Some rustic campsites lack established campfire pits or rings, and some parks and preserves post strict rules against scarring the brush or grass with coals, embers and flame. But bring a kettle-style charcoal grill -- large or small -- along on a campout or even out on driveways and patios, and you have a ready-made fire pit that keeps flames off the ground and provides optimum ventilation for keeping fires going.
Remove the kettle grill lid and cooking grate and set them aside before placing the shredded paper towels in a mound atop the center of the coal grate.
Turn all bottom grill vents to fully open positions for maximum air flow.
Place the dry twigs around the outside of the shredded paper towels in a tipi formation.
Light the paper towels from the bottom, positioning the lit match below the coal grate so fire spreads from bottom to top.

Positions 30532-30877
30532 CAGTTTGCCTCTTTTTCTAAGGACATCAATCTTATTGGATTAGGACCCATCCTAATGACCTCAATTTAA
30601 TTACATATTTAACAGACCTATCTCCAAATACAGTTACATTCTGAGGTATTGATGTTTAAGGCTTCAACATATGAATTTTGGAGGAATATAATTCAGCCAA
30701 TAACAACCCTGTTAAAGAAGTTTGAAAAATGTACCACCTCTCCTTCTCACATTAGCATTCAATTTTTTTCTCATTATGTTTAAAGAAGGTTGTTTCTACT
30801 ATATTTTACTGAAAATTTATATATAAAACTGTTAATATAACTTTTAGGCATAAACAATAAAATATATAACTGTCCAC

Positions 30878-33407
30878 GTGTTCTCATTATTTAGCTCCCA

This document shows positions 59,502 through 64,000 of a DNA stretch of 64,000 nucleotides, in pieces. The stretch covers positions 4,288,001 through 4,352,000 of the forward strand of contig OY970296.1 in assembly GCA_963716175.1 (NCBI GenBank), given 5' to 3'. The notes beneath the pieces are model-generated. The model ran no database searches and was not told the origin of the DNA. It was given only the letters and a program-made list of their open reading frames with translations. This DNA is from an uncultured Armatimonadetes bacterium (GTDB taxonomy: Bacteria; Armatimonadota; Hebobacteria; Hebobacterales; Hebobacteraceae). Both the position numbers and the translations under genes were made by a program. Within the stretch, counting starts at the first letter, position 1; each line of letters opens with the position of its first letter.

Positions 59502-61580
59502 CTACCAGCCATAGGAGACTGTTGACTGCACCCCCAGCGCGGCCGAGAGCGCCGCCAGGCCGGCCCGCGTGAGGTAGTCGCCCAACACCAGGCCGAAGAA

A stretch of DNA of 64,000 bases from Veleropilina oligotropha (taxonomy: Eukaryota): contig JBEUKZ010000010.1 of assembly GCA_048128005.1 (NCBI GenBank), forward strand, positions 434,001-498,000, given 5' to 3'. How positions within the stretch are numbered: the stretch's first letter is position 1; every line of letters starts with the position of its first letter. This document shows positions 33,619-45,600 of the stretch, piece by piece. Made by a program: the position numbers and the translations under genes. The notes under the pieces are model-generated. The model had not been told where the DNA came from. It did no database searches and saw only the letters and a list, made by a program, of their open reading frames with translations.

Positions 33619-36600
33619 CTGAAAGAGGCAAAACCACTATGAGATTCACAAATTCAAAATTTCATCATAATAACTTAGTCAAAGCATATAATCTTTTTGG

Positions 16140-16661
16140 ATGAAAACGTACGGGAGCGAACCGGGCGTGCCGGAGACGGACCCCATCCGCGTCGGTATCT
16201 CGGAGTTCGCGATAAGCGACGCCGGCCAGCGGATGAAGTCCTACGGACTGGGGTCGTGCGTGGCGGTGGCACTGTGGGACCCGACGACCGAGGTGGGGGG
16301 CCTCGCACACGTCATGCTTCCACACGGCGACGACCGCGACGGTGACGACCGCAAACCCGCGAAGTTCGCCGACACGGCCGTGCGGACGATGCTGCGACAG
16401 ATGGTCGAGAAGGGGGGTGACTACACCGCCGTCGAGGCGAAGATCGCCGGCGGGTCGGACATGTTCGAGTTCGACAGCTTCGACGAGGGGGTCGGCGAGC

Allow the twigs to catch. They should begin to crackle, pop, and produce flame.
Break the larger sticks into 6- to 8-inch pieces, and slowly arrange them in the tipi pattern around the burning twigs, adding only one or two sticks every minute or so and allowing the added sticks to catch fire before adding more.
Add larger logs in a tipi pattern one or two logs at a time and only after the flames from the twigs and sticks are rising several inches from the fire's base.
Items you will need
- Kettle-style barbecue grill with charcoal grate
- Small, dry twigs
- 1 or 2 shredded paper towels
- 10 to 12 sticks the width of an index finger
- Logs or split firewood
- Matches or lighter
- Always keep the coal grate inside the grill when using it as a fire pit. The grate provides separation between the wood and the grill floor, allowing oxygen to feed and fan the flames. Fires built directly on the grill bottom will snuff out quickly.
- Kettle-style grills provide the best surface area for use as fire pits and come with completely removable lids, essential for open fires.
- Always keep two 5-gallon buckets of water handy for emergency dousing of flames that escape the grill or burn out of control.
- Build fires at a safe distance from tents, houses or brush to avoid damage from flames and structure fires.
- Always add tinder, kindling and wood with care, placing the fuel onto the fire in such a manner that hands stay clear of flames.
- "Boy Scout Filedbook"; Third Edition; 1984
- "Boy Scout Handbook"; 10th edition; 1990